Indirect Exchange: Summary of “Man, Economy and State,” Chp. 3

This is part three of my summary of Murray Rothbard’s Man, Economy and State. You can read part two here.

In my summary of chapter two, I talked about direct exchange, which takes place when a person exchanges a good for another good, that he plans to use.

A barter economy, one consisting only of direct exchanges, is very limited. In this type of economy, if I am interested in something that you own, I must find something that I own, that you are interested in, so we can make a trade. What if you do want to get rid of something that I want but I don’t have anything that you want? In this case, a trade cannot occur.


Money came to be because of this limitation. Individuals started to realize that they could get something in a trade that they didn’t really have any use for directly, but that they could use in another trade, to get the good that they could use. This is essentially what money is: a good that is used primarily for indirect exchanges.

Many different goods have been used as money in the past, and the good chosen is done so spontaneously, meaning that historically, there is no one person or government that decides which good everyone will use.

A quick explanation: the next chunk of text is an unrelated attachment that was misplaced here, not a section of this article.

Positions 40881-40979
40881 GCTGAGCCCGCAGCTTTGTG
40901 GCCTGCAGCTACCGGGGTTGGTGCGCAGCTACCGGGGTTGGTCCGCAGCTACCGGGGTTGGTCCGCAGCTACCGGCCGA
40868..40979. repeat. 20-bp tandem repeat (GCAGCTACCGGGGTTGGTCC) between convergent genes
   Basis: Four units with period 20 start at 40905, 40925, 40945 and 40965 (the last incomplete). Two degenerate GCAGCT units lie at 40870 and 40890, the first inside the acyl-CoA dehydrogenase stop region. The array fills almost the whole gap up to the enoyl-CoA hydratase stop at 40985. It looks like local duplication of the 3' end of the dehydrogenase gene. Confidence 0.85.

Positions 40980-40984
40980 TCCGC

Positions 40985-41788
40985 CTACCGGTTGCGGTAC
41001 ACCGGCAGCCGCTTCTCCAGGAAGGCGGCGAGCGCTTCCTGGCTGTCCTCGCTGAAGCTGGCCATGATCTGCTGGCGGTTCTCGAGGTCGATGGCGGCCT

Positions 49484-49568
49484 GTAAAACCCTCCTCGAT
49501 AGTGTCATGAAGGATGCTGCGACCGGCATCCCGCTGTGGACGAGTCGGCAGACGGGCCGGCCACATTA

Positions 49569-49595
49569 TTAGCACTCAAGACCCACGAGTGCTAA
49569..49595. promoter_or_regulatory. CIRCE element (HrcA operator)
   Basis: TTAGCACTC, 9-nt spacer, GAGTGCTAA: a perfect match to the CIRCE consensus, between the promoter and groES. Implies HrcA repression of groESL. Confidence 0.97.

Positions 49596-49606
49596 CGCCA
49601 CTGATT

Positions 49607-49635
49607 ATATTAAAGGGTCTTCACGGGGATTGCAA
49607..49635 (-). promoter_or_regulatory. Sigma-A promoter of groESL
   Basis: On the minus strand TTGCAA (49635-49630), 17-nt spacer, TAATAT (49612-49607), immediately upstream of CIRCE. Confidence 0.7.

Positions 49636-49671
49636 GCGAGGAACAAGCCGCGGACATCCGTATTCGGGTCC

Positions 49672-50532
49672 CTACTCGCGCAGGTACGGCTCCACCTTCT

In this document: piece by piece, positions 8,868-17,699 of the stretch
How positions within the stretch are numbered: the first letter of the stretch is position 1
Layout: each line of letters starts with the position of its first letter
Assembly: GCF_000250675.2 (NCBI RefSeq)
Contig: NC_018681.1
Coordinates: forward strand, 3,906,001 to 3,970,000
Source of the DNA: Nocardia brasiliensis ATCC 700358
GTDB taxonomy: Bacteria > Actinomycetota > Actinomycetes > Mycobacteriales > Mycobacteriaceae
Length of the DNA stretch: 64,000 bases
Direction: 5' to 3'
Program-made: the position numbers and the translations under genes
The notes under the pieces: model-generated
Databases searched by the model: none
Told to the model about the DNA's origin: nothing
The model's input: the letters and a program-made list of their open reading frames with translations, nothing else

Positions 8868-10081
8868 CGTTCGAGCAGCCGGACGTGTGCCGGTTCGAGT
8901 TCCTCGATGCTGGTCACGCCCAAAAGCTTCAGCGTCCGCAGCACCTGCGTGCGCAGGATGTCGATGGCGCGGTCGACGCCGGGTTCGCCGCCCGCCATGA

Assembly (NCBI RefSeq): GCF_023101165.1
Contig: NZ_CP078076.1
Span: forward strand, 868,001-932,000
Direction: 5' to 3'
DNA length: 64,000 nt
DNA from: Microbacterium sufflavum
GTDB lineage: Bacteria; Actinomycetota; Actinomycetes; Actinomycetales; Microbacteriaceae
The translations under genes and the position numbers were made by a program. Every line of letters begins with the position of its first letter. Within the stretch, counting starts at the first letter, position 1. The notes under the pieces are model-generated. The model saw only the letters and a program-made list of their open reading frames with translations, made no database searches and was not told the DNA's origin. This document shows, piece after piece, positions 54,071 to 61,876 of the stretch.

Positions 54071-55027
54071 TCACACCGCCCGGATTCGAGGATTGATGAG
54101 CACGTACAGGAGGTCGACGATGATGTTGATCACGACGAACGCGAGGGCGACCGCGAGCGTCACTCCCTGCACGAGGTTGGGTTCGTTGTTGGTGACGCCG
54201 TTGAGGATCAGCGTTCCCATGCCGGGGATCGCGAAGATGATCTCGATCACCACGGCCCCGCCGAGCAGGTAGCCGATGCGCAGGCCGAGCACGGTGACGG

For a good to be considered a good candidate for money, it must contain some characteristics, some of which, I list below:

  • It must be durable. You want to be able to store the money without it losing its value due to deterioration.
  • It must be divisible into smaller units so that you can make small purchases.
  • It must be something of value. This is obvious because a worthless good would never be chosen by the people as a medium of exchange.

Gold and silver, because of their characteristics, have been the goods chosen by the people, for thousands of years.

Having one common money (e.g., the dollar) also helps businesses calculate profits and losses because they only have to worry about one good that they are losing or gaining. Imagine how difficult it would be to calculate how much profit you have made if instead of trading your products or services for money, you were trading for different things every time, like hats, notebooks, TVs, etc. You wouldn’t have a single number that would indicate exactly how much profit you have actually made in terms of purchasing power.

Making Money vs Leisure

Although not always the case, let’s assume that the more you work, the more money you make. Why would you ever stop working? Other than for sleeping and eating, why wouldn’t most people choose to work 100% of the time? Again, this goes back to the law of Marginal Utility. The more you work, the more the marginal utility of the leisure that you are giving up–which is also a good–goes up. The more money you make, the more the marginal utility of money goes down for you. A person will stop making money when the marginal utility of the next unit of money that could be earned is no longer higher than the marginal utility of the next unit of leisure that a person wishes to enjoy.

Summary of Chapter 4: Prices and Consumption >>

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